Water should be high on the agenda of corporates because the future of businesses depends on the sustainability of water resources, which are increasingly under pressure. Clear implications of a water-constrained world include loss of license to operate, increased production costs, tainted brand image and adverse impact on the health of employees and the communities of operations. Despite clear signs of a pending global crisis, only a few large corporates have made addressing the challenge a high priority.

The 11th International Label Conference will deal with this issue under one of the key topics:

BETTER WORLD

JOIN US an REGISTER NOW

Better World | Das Unbehagen an Wachstum | 11. Internationale Etikettenkonferenz

Auf einem begrenzten Planeten kann es kein unbegrenztes Wachstum geben, von dieser Einsicht geht die Postwachstumsbewegung aus. Die Frage lautet nicht, ob wir uns vom Wachstum verabschieden wollen, sondern wie der Abschied vonstattengehen soll: geplant oder erzwungen, »by design« oder »by desaster«. Ein grundlegender Wandel von Wirtschaft und Gesellschaft ist gefragt.

Die globale Wirtschafts- und Finanzkrise hat die allgemeine Wachstums euphorie kaum erschüttert. Und nicht nur das, die Steigerung des Wirtschafts wachstums gilt in der Krise sogar noch als Patentrezept für deren Lösung. Von Arbeitslosigkeit und Armut über die Verschuldung von Staaten und Privathaushalten bis hin zur Arbeitsteilung zwischen Männern und Frauen sowie der Entwicklung neuer Technologien: Ohne Wachstum lassen sich angeblich keine gesellschaftlichen Fortschritte erzielen. In der Wachstumsfrage herrscht eine erstaunlich große Einigkeit, wie auch bei Wahlen regelmäßig deutlich wird. Während die CDU etwa zur Europawahl 2014 mit »Wachstum braucht Weitblick. Und einen stabilen Euro« warb, plädierte die SPD für »Ein Europa des Wachstums. Nicht des Stillstands«.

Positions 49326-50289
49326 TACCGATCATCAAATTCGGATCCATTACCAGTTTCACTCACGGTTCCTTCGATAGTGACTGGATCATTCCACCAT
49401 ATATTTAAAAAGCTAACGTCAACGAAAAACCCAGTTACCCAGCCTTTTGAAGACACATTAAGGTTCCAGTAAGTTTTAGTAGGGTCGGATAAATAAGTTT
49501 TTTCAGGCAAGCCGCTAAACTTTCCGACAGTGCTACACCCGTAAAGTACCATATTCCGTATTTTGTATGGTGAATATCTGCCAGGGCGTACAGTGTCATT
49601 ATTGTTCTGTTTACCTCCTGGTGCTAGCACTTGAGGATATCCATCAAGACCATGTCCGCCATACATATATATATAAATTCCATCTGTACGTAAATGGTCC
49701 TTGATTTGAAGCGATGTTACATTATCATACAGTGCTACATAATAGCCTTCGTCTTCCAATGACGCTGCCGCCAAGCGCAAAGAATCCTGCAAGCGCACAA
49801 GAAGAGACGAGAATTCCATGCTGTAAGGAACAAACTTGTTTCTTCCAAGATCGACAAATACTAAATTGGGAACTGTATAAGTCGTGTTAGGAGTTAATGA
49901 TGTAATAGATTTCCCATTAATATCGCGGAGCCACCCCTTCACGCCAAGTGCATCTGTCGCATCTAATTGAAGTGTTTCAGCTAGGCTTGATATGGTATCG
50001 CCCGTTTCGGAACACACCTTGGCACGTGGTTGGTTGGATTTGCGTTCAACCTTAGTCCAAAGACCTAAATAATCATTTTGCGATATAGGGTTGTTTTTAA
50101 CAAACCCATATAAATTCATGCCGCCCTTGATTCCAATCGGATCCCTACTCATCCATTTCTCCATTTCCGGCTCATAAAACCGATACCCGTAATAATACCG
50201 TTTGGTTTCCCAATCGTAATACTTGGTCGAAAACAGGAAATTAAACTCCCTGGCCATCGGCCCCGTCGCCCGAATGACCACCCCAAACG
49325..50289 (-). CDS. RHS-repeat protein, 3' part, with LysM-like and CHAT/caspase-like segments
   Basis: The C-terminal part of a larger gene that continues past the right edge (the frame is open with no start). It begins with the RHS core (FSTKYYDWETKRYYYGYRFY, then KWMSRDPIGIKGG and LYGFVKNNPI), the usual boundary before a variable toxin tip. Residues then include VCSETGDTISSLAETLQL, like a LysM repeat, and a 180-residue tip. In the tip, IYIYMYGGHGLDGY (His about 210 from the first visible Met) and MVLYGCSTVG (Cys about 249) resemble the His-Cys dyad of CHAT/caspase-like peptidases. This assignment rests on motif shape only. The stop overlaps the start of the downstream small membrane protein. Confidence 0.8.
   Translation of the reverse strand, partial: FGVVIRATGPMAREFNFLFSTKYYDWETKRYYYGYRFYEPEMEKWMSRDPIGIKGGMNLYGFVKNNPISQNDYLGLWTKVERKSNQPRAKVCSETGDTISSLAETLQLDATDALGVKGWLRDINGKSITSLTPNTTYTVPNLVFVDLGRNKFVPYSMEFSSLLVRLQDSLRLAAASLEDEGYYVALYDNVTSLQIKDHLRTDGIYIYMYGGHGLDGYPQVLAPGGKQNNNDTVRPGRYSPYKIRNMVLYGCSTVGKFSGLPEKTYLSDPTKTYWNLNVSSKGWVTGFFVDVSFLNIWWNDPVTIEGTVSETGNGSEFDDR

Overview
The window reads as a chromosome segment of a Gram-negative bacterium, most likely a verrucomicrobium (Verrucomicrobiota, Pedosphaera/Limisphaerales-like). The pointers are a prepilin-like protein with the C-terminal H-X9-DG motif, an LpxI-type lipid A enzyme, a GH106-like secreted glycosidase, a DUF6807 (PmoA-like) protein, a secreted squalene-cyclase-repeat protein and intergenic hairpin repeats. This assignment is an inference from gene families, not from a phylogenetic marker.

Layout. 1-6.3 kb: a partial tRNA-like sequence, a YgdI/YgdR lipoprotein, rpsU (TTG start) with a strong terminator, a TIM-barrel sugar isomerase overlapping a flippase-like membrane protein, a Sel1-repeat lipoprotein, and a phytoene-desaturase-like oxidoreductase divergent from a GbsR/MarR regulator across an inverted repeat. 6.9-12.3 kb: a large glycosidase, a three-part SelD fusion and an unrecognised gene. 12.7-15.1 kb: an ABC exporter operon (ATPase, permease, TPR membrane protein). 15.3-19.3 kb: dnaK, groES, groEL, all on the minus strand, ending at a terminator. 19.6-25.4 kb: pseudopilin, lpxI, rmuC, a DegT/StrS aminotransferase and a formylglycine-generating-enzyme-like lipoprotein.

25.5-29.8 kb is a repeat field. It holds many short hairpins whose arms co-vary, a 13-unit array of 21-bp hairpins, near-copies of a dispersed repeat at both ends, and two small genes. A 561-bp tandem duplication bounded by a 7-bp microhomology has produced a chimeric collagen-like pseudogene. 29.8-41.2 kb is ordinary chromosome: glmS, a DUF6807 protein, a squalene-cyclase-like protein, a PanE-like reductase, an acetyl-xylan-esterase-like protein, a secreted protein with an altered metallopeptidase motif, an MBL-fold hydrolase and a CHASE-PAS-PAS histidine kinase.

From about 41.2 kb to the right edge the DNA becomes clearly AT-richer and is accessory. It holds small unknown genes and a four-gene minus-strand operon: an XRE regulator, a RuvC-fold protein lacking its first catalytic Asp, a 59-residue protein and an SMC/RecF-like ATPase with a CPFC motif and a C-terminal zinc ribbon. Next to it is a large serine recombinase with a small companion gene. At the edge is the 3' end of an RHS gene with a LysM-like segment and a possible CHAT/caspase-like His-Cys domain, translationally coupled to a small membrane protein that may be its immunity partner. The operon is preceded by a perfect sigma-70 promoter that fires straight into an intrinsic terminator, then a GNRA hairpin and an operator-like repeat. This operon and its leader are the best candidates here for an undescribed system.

Ohne Wachstum herrscht Stillstand – eine Horrorvision, die nicht nur die Sozialdemokratie umtreibt. Das Festhalten breiter Mehrheiten am Wachstum ist durchaus verständlich. Immerhin scheinen wesentliche Einrichtungen unserer Gesellschaft, etwa der Wohlfahrtsstaat mit seinen sozialen Sicherungssystemen, nur unter der Voraussetzung einer wachsenden Wirtschaft zu funktionieren. Staatliche Umverteilung und Sozialpolitik hängen am Tropf des Wachstums, für das auch ein Großteil der Bevölkerung seit langem aus guten Gründen ein Eigen-interesse entwickelt hat. Spätestens die desaströse Lage in Griechenland, dessen Wirtschaftsleistung nach der Krise 2009 um mehr als ein Viertel schrumpfte, hat der Welt vorgeführt, was es heißt, wenn die negative Utopie einer Wachstumsgesellschaft, die nicht mehr wächst, Wirklichkeit wird. Wo alles auf Wachstum ausgelegt ist – sprich: im Kapitalismus mit seinen Verwertungs- und Profitzwängen –, führt ein rückläufiges oder ganz ausbleibendes Wachstum unausweichlich zu ökonomischen Krisen und sozialen Konflikten.